There is a certain gravity of being a westernized secular Turk, like those who made the international headlines last week, while resisting Prime Minister Erdogan and his police force’s Islamic crackdown of what began as a passive protest movement to save Gezi Parkı, which is one of the rare green spaces in the heart of Istanbul’s European district.
Back in the late 1990’s, several years before PM Erdogan’s astounding ascent to the highest echelon of political power in Turkey, I was a graduate student at Boston, Massachusetts. In the rare instances that I was invited to house parties, I encountered hostility from among the crowd. This hostility was often expressed through criticizing Turkey’s ban on the Islamic headscarf and the veil in schools and universities, although this restrictive policy allowed young Turkish females to escape overbearing familial patriarchy and the oppressive weight of religious conservative social pressure. Would my hosts, right off the bat, bring up a similar ban on the Islamic headscarf and the veil in France, or for that matter the Swiss ban on the Islamic minaret (the tower of a mosque), to international students from these countries? Well, I was not from the family, and no matter how much I explained them the unique historical heritage of the modern secular Turkish republic and the spirit of the ongoing jihad (Islamic struggle) against it, they were not convinced. The Republic of Turkey was founded by Kemal Atatürk and his fellow heroes of the National War of Independence in 1923 as a secular polity, against the backdrop of approximately six centuries of theocratic Ottoman rule. However, along with the ebbs and flows of the global jihad against infidels, Turkey’s Islamists were determined to destroy each and every vestige of Atatürk’s progressive secular republic in its totality. Then, the events of September 11 happened. For years to come, I was not invited to house parties anymore. This is what I mean by the gravity of being a westernized secular Turk, like those that are now rising up against the Islamic tyranny of PM Erdogan.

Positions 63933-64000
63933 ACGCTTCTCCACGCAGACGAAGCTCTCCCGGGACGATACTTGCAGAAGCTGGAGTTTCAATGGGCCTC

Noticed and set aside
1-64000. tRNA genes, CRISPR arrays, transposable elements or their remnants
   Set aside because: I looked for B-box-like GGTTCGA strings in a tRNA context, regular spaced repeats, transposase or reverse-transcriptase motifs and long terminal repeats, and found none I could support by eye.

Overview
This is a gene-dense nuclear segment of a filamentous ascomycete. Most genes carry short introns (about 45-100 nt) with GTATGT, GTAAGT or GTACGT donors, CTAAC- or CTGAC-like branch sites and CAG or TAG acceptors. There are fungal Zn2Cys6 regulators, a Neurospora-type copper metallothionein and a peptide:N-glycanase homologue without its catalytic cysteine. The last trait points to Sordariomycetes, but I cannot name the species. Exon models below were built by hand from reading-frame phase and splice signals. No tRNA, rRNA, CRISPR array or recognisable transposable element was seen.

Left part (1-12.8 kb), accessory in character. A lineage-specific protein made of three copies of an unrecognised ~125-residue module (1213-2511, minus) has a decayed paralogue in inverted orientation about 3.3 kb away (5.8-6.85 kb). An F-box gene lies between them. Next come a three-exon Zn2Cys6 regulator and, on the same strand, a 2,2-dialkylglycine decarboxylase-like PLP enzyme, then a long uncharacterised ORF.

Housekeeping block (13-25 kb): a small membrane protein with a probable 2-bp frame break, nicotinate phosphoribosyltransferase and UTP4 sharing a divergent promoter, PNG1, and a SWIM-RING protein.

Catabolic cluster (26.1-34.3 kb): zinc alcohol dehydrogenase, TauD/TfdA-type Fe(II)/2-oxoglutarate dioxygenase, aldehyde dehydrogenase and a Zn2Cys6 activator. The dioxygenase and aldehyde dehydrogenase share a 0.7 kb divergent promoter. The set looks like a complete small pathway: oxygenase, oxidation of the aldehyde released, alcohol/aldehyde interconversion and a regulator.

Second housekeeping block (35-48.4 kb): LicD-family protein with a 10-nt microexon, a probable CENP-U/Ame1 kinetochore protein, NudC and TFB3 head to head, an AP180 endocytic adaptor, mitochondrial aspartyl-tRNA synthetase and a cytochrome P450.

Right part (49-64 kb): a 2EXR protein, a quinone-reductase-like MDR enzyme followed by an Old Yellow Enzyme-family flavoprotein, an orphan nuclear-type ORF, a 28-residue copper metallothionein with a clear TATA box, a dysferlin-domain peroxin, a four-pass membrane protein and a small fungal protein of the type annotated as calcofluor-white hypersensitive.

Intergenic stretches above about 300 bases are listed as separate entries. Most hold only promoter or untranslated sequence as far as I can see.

Between 1994-8, Erdogan was the mayor of Istanbul. In that period, he declared himself to be the imam of Istanbul and confessed that “for us democracy is a means to an end.” His mayoral term ended abruptly, consequent to a poem he recited in a campaign rally in 1997: “Minarets are bayonets, domes are helmets, mosques are barracks, believers are soldiers.” He served a four and a half months jail sentence for “inciting people to hatred on the basis of religion and trying to set up an Islamic state,” and was banned from politics. Yet, those were the years of political liberalization in Turkey, when Turkey’s European Union membership hopes were flying high, and Erdogan seemed somewhat matured, evidently for tactical reasons. He wanted to exploit a wide open political opportunity that emerged as a result of the catastrophic economic crisis of 2000-1, which led to the absolute meltdown of Turkey’s perennially corrupt political center.
Even before his conclusive electoral victory in 2002, he was hosted by President G. W. Bush in the White House, and afterwards he received a standing ovation from the EU’s council of heads of state and government. Around that time, reflecting the popular mood in the West, Spanish sociologist of religion (and a critic of the Enlightenment and secularism in Europe) Jose Casanova claimed that “the new government was certainly the most representative democratic government in all of Turkey’s modern history.” To us, it all seemed surreal. In its more than five decades-old electoral democracy, Turkey had experienced other governments that rested on greater majorities and other populist leaders. Erdogan was not strictly speaking representative of the mainstream, or the demos. There was something fantastically bizarre about him, whether sadly or many people thought funnily. I had never before or since come across the prime minister’s first name Tayyip or that of his daughter’s Sümeyye. From the very beginning, Erdogan and his core partisans not only stood for Islamic piety, but in contradistinction to the average citizenry, also for the Arabization of Turkish culture and society.